If you want to maximise your chances of remaining free of bacterial
and viral infection, and given the prevalence of
malnutrutrition, a comprehensive micro-nutritional support programme
is a good starting point. But you can do more. Many micronutrients
play an essential role in immune function (at least 20, according to
Professor Ranjit Chandra at John Hopkins), but some may be more
important than others.
The immune system can be divided into two distinct sub-systems; the
innate and the acquired immune systems. The acquired immune system is
the one with the memory function, and is involved in immunisation,
allergy and auto-immunity. Once the acquired immune system has learned
to recognise an enemy (after an initial infection or after
vaccination), it remembers the enemy's characteristics. On second
exposure to the threat the memory cells recognise it, and generate an
immune response involving highly specific weapons such as antibodies.
This is a powerful, sophisticated and highly specific system, but it
is slow to mount and often insufficient to protect the host against
the first onslaught of a virulent bacterium or virus.
The very complexity of the acquired immune system can cause problems.
In autoimmune disease the acquired immune system confuses an element
in the body with a pathogen which it partly resembles, and attacks the
host's own tissues (as in rheumatoid arthritis, Multiple Sclerosis,
Systemic Lupus, Hashimoto's thyroiditis etc). In allergy, the acquired
immune system over-reacts to a stimulus such as animal dander or a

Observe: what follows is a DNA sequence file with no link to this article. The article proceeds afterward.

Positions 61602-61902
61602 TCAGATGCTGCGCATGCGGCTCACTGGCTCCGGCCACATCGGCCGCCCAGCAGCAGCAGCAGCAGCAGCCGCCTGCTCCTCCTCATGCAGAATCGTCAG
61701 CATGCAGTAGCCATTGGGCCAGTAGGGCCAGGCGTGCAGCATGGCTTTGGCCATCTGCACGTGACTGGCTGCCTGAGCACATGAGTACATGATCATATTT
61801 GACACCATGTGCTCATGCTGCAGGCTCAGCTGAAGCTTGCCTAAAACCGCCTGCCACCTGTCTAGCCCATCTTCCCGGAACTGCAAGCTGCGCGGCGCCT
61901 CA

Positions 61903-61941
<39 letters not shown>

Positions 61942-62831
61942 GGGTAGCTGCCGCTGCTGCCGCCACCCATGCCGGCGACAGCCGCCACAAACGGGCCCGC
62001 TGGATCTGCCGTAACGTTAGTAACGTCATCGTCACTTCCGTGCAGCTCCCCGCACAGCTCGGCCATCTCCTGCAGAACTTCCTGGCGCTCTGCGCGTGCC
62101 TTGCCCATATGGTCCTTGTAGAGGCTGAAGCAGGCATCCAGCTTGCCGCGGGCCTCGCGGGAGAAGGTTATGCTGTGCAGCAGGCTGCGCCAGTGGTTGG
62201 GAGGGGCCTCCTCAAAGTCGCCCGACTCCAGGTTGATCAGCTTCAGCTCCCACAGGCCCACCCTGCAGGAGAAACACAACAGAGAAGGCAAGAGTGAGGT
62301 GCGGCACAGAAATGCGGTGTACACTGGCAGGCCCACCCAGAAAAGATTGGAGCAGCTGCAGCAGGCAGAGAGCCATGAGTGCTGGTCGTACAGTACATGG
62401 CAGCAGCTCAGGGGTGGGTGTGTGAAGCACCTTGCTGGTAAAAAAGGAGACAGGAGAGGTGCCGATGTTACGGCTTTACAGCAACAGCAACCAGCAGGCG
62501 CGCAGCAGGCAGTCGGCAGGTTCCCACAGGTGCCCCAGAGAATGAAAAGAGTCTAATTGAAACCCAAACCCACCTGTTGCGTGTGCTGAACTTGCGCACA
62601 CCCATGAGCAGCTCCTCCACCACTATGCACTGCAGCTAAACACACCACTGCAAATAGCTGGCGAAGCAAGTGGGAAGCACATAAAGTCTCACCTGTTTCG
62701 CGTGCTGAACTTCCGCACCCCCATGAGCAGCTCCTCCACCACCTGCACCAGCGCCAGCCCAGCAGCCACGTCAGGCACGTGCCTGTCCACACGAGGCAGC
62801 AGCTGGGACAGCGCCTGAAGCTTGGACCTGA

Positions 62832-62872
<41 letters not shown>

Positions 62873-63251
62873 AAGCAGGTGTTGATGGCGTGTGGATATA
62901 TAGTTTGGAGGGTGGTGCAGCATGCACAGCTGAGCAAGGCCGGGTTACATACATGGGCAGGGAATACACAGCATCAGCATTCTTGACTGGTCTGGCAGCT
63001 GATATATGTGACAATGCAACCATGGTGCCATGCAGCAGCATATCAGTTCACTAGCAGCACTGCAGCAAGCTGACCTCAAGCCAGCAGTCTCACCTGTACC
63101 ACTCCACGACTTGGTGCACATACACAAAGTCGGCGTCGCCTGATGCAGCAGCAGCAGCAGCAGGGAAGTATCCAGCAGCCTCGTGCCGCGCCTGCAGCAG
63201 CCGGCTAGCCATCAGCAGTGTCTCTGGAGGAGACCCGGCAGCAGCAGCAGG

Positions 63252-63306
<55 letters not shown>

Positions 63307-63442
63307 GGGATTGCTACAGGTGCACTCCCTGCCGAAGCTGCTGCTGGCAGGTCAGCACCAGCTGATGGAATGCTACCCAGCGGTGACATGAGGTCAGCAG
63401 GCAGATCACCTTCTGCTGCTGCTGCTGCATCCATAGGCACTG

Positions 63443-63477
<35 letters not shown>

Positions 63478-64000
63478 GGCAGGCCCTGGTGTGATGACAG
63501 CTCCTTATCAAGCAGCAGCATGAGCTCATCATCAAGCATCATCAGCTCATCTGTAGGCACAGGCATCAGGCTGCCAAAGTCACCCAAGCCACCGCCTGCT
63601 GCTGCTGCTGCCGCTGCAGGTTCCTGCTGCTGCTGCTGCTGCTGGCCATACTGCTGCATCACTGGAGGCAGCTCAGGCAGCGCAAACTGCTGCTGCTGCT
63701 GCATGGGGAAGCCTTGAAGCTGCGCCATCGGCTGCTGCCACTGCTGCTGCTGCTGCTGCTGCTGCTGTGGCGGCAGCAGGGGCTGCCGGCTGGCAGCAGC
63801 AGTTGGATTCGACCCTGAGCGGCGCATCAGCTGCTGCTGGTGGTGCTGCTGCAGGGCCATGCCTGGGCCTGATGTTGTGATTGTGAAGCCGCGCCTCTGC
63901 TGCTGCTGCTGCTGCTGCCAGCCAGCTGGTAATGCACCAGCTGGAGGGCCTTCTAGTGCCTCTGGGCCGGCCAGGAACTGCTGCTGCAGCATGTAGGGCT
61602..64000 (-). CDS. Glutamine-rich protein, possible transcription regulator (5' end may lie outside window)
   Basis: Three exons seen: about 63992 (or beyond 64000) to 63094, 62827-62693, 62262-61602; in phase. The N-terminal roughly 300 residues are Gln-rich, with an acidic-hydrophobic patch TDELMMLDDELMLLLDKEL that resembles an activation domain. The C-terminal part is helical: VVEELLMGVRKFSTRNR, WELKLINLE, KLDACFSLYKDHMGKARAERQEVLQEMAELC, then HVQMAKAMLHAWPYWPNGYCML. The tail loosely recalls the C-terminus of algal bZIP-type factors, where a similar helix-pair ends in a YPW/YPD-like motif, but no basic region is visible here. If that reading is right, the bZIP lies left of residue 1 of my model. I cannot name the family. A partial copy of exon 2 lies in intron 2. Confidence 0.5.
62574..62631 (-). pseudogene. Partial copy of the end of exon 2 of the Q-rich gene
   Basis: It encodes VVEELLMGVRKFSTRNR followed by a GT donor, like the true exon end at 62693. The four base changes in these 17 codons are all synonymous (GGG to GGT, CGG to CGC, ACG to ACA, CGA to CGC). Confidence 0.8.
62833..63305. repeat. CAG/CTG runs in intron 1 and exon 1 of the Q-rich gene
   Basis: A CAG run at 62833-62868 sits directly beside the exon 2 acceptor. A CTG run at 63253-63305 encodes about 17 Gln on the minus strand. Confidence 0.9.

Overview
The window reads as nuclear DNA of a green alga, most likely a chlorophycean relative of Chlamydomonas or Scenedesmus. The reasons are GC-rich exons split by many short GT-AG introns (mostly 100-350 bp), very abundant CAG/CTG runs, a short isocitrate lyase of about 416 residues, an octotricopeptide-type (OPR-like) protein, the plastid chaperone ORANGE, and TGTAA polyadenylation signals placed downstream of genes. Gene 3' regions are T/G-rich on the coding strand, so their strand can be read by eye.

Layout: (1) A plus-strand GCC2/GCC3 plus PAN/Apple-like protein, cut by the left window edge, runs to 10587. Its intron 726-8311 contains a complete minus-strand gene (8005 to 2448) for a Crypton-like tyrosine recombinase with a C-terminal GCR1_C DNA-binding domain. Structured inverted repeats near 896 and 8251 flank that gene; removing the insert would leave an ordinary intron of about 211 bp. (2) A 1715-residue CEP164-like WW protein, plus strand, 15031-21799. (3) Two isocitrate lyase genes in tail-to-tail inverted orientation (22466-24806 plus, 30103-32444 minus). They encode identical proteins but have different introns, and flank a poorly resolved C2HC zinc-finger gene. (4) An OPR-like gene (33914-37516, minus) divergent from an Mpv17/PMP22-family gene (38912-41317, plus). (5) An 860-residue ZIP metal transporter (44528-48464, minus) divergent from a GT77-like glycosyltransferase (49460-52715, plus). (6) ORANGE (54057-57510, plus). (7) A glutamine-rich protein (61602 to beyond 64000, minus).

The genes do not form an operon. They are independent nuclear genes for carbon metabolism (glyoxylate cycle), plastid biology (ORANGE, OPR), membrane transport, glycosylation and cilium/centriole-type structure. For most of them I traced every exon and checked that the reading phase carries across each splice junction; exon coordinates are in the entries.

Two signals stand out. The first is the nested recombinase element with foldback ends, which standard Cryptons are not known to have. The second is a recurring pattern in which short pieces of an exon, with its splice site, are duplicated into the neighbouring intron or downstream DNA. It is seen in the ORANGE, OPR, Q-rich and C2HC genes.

species of pollen, and causes the well-known symptoms of allergic
conjunctivitis, rhinitis or asthma.
The innate immune system is rather more basic. In evolutionary terms
it is much older than the more sophisticated acquired immune system.
It is less specific; and its key components are macrophages and
Natural Killer (NK) cells. Broadly, these patrol the body and look out
for anything that doesn't belong there. If macrophages spot a
bacterium they swallow it whole and try to digest it. If NKcells
recognise a virally infected cell or a cancer cell in the body they
will kill it so that it cannot produce more viruses, or replicate.
Unlike the acquired immune system, the innate immune system is
generally in a state of high alert. It springs into action the moment
it recognises the presence of a pathogen. It is our first line of
defence, while the acquired immune system is the second line. As the
numbers of antibiotic resistant bacteria in our environment continue
to increase, and the flu pandemic approaches, it makes good sense to
ensure that your innate immune system is working as effectively as
possible. But as with the acquired immune system, there is persuasive
evidence that this first line of defence is too often in disrepair,
due again to malnutrition.
As with the immune system overall, therefore, a comprehensive
micronutrient support programme is a good foundation. Onto that
foundation you can add a second layer of very specific innate immune
support agents. They include vitamin D, the trace element selenium,
the plant extract beta-sitosterol, and the 1-3, 1-6 beta glucans
derived from yeast, or, more expensively, from mushrooms such as the
Click here for Hazel Courteney's Beta Glucan
article Aug 2008